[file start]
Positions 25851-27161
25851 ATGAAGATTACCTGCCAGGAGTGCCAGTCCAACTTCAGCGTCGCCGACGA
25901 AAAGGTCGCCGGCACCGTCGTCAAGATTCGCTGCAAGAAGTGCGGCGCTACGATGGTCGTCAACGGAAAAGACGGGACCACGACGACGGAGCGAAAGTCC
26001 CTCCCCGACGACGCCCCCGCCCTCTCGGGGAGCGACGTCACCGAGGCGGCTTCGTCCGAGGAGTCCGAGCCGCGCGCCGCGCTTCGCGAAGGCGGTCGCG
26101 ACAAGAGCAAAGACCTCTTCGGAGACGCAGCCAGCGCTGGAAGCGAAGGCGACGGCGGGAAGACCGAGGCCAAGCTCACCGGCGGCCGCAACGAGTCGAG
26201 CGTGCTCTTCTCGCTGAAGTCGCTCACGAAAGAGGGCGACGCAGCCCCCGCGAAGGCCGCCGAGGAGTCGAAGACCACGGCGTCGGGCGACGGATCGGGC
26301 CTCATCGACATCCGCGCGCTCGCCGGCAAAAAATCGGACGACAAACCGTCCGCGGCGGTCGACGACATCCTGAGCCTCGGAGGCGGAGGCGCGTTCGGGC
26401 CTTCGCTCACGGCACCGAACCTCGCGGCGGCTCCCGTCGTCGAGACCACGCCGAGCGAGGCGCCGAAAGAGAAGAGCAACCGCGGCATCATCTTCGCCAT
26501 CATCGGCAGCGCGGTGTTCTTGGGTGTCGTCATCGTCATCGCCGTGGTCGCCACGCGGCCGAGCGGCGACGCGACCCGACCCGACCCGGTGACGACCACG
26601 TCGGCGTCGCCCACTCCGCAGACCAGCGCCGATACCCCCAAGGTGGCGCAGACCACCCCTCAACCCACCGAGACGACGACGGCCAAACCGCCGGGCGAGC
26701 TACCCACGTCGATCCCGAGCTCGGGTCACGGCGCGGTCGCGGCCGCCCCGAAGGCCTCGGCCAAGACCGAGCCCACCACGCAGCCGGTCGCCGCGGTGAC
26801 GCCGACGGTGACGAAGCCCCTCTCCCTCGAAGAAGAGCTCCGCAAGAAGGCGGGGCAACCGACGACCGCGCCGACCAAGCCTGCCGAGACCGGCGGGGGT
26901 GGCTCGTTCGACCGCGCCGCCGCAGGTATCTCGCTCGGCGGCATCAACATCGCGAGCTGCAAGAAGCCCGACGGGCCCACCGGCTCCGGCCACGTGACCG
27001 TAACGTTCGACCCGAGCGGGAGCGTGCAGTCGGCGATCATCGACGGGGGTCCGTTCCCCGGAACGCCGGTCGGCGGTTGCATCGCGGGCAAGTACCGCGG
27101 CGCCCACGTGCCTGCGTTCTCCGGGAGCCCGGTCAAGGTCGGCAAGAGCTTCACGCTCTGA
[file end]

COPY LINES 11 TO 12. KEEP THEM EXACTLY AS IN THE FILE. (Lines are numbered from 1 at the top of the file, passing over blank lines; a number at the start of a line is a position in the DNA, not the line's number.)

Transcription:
26701 TACCCACGTCGATCCCGAGCTCGGGTCACGGCGCGGTCGCGGCCGCCCCGAAGGCCTCGGCCAAGACCGAGCCCACCACGCAGCCGGTCGCCGCGGTGAC
26801 GCCGACGGTGACGAAGCCCCTCTCCCTCGAAGAAGAGCTCCGCAAGAAGGCGGGGCAACCGACGACCGCGCCGACCAAGCCTGCCGAGACCGGCGGGGGT